Data Centers

Western Digital releases NAS-ready 6 TB drive: Why this matters

Linus Torvalds has called platter hard drives "spinning rust." And yet, these drives still appear to be relevant, as underscored by Western Digital's release of a new 6 TB drive.

wdfnas35red.jpg
 Image: Western Digital

Western Digital has announced the release of new, higher-density hard drives in the WD Red series that are intended for use in consumer-grade network-attached storage (NAS) systems.

The specifications

The new 6 TB Red drive from Western Digital is a five-platter design at 1.2 TB per platter, intended for use in NAS systems. The 6 TB version retails at $299, with a 5 TB variant at $249. It spins at either 5,400 RPM or 5,900 RPM, and as per standard, has a 64 MB cache and 6Gbit/s SATA interface. These drives use Western Digital's NASware 3.0, which the press release indicates allows the new series of drives to be used in "eight bay NAS systems with no negative impact to performance."

Versions of this drive sans NASware technology intended for use in consumer desktop PCs or as single-disk external drives will again be badged as WD Green, and will be available later this year.

Why this matters

The new WD Red drives represent the usual step forward in the development of platter hard drives -- a simple increase in the areal density of the platters in the drive. That is to say, the new generation of WD Red drives does not rely on particularly novel engineering -- this is essentially a revision of the same tried-and-true technology that platter hard drives from any manufacturer have used for years.

For comparison, the WD Red competes against the HGST UltraStar He6, which was unveiled earlier this year. The He6 uses a complex seven-platter design, in which the platters are encased in helium gas to prevent head collisions, which would be otherwise more frequent when as many platters are placed into one drive. From an engineering standpoint, the feat of keeping helium inside the drive container is a particularly impressive one, as that has been the issue preventing hermetically-sealed drives from achieving pass production in the past. Impressive though it is, the He6 is not kind to those on a tight budget, as it retails for $800.

The competing 6 TB drive from Seagate appears to use Shingled Magnetic Recording (SMR) technology, which Seagate indicated would be used in products this year. Despite an exhaustive search, no data sheet could be located for the model of drive linked to completely confirm this information. SMR is a relatively new advance in data storage that some enthusiasts are approaching with apprehension; shingled platter drives have slightly slower write speeds, though read access faces no such slowdown. This competing drive features 128 MB of cache, instead of the 64 MB found in the He6 and WD Red drives.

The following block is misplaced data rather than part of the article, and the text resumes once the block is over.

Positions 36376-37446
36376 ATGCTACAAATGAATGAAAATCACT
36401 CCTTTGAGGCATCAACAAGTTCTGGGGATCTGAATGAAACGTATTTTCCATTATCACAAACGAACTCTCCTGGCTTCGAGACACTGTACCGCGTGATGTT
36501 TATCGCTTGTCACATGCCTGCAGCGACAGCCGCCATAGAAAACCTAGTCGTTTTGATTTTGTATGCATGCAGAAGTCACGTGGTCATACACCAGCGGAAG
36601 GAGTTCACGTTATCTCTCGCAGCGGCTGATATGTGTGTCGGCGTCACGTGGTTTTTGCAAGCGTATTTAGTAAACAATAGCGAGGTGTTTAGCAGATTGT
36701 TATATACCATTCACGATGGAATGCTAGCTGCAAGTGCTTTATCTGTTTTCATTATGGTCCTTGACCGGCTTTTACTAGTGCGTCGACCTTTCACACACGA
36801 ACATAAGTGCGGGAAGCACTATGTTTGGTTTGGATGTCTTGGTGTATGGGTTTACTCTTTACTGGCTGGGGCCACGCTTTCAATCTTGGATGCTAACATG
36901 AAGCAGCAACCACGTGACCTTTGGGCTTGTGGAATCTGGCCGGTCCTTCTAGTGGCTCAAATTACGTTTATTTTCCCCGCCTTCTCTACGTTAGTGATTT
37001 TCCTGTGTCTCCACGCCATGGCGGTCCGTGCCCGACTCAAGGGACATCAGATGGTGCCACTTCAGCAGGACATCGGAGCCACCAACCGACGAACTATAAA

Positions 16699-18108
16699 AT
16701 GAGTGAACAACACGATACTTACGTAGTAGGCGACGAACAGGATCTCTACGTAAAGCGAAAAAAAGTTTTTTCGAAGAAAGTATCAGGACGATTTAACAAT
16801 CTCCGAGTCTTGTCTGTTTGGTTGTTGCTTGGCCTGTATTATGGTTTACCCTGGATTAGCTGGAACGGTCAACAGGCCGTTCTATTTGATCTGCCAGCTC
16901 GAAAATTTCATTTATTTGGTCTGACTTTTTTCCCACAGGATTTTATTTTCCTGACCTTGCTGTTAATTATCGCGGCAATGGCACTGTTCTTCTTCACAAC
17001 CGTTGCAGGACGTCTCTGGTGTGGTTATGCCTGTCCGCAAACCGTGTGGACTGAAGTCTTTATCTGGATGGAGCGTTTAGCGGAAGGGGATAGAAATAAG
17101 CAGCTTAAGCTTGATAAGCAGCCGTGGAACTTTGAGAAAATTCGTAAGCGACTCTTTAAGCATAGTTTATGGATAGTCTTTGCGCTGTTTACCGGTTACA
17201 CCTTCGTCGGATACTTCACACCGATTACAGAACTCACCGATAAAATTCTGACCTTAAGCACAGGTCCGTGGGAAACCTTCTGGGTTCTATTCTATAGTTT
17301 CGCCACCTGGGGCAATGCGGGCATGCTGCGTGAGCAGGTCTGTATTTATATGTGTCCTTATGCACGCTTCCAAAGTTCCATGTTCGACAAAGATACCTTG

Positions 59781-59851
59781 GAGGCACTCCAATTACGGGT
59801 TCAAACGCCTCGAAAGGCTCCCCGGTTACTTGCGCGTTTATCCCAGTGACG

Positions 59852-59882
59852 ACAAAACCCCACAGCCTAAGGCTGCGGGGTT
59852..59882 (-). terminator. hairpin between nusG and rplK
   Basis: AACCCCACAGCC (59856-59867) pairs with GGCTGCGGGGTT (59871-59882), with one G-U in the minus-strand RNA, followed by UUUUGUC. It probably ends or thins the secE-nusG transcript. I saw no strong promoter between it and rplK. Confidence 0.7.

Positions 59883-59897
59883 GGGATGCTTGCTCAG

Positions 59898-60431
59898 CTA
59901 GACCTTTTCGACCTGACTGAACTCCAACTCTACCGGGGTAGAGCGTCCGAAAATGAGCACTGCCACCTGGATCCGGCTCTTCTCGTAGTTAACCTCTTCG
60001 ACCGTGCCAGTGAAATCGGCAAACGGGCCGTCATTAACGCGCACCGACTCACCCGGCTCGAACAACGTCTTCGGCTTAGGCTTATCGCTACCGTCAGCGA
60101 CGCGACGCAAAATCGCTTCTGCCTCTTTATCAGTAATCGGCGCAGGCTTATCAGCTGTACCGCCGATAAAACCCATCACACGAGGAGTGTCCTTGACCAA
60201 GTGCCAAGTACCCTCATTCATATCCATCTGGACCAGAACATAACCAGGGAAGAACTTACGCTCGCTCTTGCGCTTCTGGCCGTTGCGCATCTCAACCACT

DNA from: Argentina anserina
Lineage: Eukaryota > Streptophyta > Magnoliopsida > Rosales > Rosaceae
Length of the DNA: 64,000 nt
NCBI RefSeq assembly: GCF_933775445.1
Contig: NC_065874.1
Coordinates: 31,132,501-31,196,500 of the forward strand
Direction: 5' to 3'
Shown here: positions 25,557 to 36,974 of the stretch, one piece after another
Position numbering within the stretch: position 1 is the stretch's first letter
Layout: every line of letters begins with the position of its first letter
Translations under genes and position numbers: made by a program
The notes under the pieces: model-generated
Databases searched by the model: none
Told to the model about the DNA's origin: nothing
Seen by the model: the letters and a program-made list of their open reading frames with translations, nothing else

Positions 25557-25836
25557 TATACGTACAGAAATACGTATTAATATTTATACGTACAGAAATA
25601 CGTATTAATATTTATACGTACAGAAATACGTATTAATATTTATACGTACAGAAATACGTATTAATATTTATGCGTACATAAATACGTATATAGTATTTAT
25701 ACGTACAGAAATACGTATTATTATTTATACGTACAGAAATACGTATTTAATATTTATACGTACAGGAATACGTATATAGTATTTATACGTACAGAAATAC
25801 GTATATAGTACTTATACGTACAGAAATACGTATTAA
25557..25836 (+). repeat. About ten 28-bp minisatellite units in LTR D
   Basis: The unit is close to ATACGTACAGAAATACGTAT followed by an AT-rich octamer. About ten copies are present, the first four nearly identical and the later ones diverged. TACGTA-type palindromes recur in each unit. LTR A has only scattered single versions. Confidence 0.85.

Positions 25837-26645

Of particular interest, Seagate's 6 TB drive has different mounting holes than the conventional standard: the bottom mounting screw holes are slightly further back than is standard, which can be difficult for Mac users. Additionally, the side-mount middle screw holes are omitted entirely, which can cause issues on various PC cases and set-top boxes like the Pivos AIOS.

Relevance in the face of solid-state

The commercial availability of 6 TB drives underscores the continued relevance of traditional platter hard drives, despite outspoken industry figures such as Linus Torvalds heralding the death of platter hard drives or, as he calls them, "spinning rust." At present, solid-state drives are not able to compete with platter hard drives for mass storage at a cost-per-GB standpoint. While solid state and traditional hard drive have different optimal use cases -- a live SQL database on a WD Red drive will not see the performance it could if hosted on a solid-state drive -- the two will need to coexist for some time to come.

Let us know your thoughts about provisioning data storage and long-term archival backups.

About

James Sanders is a Java programmer specializing in software as a service and thin client design, and virtualizing legacy programs for modern hardware. James is currently an education major at Wichita State University in Kansas.

0 comments

Editor's Picks